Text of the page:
Richard Mann's latest cricket takeaways feature a punting pointer for the IPL and Alex Hales' struggles for Nottinghamshire.
Spin not quite King in IPL run-fest
This season's delayed Indian Premier League is already humming along at a fair old pace with big hits, big scores and some barely believable run chases dominating the first few weeks of this always entertaining showpiece event.
Watching some of the finest bowlers in the world - Dale Steyn, and on occasion, Pat Cummins - being bludgeoned to all parts of Dubai has proved hard to stomach at times but there have been signs more recently that batsmen won't have things all their own way going forward.
Just as has become the norm in the T20 cricket all around the world, spin, and particularly wrist spin, is playing a big part in containing the seemingly endless production line of white-ball big hitters and as the competition wears on, and the pitches and squares in Dubai understandably become more used tired, expect this to become even more prevalent.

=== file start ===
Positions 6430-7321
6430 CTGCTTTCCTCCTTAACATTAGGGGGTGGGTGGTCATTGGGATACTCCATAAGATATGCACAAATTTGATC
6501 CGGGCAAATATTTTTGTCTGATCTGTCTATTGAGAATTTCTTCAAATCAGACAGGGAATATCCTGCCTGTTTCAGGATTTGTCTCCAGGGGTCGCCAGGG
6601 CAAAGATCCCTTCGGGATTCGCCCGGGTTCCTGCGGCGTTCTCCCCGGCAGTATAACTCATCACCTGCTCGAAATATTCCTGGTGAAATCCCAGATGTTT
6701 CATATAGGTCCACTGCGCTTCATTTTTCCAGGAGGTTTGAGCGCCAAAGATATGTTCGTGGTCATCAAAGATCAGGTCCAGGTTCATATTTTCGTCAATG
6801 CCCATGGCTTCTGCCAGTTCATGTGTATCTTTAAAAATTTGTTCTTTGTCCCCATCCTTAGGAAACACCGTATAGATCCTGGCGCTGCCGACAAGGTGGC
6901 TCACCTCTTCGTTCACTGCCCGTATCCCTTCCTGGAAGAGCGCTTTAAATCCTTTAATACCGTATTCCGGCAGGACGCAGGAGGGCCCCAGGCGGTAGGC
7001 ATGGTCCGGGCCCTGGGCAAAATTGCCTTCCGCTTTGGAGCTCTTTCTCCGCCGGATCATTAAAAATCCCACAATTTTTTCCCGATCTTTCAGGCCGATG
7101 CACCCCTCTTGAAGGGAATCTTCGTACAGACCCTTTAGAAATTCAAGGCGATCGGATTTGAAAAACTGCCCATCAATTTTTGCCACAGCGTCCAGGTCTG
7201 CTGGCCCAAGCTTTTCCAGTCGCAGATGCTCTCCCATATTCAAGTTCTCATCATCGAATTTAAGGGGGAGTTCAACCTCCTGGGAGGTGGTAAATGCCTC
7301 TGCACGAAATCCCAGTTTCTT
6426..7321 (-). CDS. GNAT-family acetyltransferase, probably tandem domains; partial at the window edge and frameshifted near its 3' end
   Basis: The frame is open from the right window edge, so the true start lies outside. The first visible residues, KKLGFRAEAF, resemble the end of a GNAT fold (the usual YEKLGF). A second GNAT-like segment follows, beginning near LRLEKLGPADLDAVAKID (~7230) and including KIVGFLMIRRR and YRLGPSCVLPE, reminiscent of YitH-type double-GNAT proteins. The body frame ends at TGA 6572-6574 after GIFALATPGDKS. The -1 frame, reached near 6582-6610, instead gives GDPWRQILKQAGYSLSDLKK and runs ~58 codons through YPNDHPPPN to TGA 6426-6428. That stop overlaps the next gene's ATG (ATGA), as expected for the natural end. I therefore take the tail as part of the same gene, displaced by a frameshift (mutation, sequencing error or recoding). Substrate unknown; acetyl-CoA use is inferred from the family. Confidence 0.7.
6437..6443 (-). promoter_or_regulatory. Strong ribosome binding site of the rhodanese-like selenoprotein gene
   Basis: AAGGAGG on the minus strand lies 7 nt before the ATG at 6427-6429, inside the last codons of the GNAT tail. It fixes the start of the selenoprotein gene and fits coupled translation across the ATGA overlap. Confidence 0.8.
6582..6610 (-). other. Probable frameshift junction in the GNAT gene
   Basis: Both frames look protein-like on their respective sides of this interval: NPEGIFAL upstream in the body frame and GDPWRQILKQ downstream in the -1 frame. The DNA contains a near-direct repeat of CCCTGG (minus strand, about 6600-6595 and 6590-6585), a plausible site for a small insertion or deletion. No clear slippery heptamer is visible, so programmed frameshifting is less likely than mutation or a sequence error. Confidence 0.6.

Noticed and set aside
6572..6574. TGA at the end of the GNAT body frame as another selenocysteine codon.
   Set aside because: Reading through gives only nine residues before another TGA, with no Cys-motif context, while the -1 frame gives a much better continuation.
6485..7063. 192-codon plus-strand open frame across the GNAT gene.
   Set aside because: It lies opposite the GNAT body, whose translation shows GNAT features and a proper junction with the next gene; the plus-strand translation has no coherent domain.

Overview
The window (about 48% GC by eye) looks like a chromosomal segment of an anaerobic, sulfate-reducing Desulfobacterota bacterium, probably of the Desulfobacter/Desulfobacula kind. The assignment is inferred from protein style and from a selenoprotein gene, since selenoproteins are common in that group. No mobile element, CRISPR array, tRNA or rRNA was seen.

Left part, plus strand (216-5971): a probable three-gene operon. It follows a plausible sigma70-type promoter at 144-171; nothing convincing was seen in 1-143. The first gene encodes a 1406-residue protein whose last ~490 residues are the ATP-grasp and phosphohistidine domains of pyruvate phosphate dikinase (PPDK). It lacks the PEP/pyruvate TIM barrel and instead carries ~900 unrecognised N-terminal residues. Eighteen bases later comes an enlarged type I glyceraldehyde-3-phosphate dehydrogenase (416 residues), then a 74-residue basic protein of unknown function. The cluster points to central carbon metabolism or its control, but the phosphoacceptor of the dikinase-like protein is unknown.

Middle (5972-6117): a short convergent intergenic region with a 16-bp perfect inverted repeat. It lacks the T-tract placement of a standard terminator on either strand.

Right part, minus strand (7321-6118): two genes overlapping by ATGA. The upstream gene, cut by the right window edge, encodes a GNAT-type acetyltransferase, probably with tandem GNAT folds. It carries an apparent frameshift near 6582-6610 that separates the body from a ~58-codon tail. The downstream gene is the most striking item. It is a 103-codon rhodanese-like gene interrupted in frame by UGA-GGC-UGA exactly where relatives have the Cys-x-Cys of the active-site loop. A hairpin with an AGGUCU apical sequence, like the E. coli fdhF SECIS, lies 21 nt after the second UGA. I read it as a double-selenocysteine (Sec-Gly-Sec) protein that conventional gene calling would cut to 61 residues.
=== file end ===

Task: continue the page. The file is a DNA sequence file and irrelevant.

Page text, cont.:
It is worth noting that in the tournament so far, the three most economical bowlers are all spinners. As expected, the brilliant Rashid Khan continues to be one of the leading performers on show with his miserly economy rate of 5.20 one of the reasons Sunrisers Hyderabad's misfiring batting isn't yet drawing the criticism it probably should.
The ever-dependable Axar Patel and Washington Sundar join Khan in the top three for economy rates but purely from a betting point of view, it appears significant that none of this trio features in the top 10 leading wicket-takers at the time of writing. That list is dominated by fast bowlers with Kagiso Rabada sat at the top of the tree.
For his part, Rabada's slippery pace and ability to swing the new ball has been one of the main factors in Delhi Capitals enjoying such a strong start to the competition, and as I have argued before, giving your premier fast bowler first use of the white ball - which never swings for too long - affords him the best chance to set the tone and pick up early wickets. Rabada has done just that.
Looking further down the list and there are only three spinners in the top 10 leading wicket-takers so far this season, with only one - Yuzvendra Chahal - featuring in the top five.